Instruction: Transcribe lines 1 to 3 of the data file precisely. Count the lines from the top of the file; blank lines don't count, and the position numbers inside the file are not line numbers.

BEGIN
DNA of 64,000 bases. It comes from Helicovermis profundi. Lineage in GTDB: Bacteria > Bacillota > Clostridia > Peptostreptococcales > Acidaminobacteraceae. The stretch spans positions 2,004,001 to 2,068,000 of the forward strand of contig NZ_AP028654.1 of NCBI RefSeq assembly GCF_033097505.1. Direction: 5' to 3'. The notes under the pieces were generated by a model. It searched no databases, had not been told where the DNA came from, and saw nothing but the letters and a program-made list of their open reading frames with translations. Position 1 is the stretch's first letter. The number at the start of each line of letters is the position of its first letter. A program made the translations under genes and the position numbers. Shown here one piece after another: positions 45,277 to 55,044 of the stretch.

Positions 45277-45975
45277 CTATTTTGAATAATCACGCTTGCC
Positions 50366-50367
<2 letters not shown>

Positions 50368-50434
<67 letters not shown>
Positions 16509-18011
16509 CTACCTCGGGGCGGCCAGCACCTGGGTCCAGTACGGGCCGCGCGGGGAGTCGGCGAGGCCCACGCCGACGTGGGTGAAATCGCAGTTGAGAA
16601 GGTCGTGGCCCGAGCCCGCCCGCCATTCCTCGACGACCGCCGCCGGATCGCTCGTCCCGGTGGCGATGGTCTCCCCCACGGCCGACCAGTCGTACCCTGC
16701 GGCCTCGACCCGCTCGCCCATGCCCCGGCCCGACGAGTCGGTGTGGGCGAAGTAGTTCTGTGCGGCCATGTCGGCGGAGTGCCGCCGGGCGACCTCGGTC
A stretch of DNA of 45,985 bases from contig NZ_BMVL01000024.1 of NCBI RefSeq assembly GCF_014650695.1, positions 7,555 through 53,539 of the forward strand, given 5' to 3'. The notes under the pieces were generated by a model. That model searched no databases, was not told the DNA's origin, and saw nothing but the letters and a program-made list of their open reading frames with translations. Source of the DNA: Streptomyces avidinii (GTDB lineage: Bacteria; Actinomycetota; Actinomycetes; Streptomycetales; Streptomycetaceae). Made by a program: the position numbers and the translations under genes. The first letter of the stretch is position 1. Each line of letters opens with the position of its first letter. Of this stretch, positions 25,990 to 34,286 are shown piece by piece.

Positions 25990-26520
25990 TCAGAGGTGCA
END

DNA of 64,000 bases. It comes from Helicovermis profundi. Lineage in GTDB: Bacteria > Bacillota > Clostridia > Peptostreptococcales > Acidaminobacteraceae. The stretch spans positions 2,004,001 to 2,068,000 of the forward strand of contig NZ_AP028654.1 of NCBI RefSeq assembly GCF_033097505.1. Direction: 5' to 3'. The notes under the pieces were generated by a model. It searched no databases, had not been told where the DNA came from, and saw nothing but the letters and a program-made list of their open reading frames with translations. Position 1 is the stretch's first letter. The number at the start of each line of letters is the position of its first letter. A program made the translations under genes and the position numbers. Shown here one piece after another: positions 45,277 to 55,044 of the stretch.

Positions 45277-45975
45277 CTATTTTGAATAATCACGCTTGCC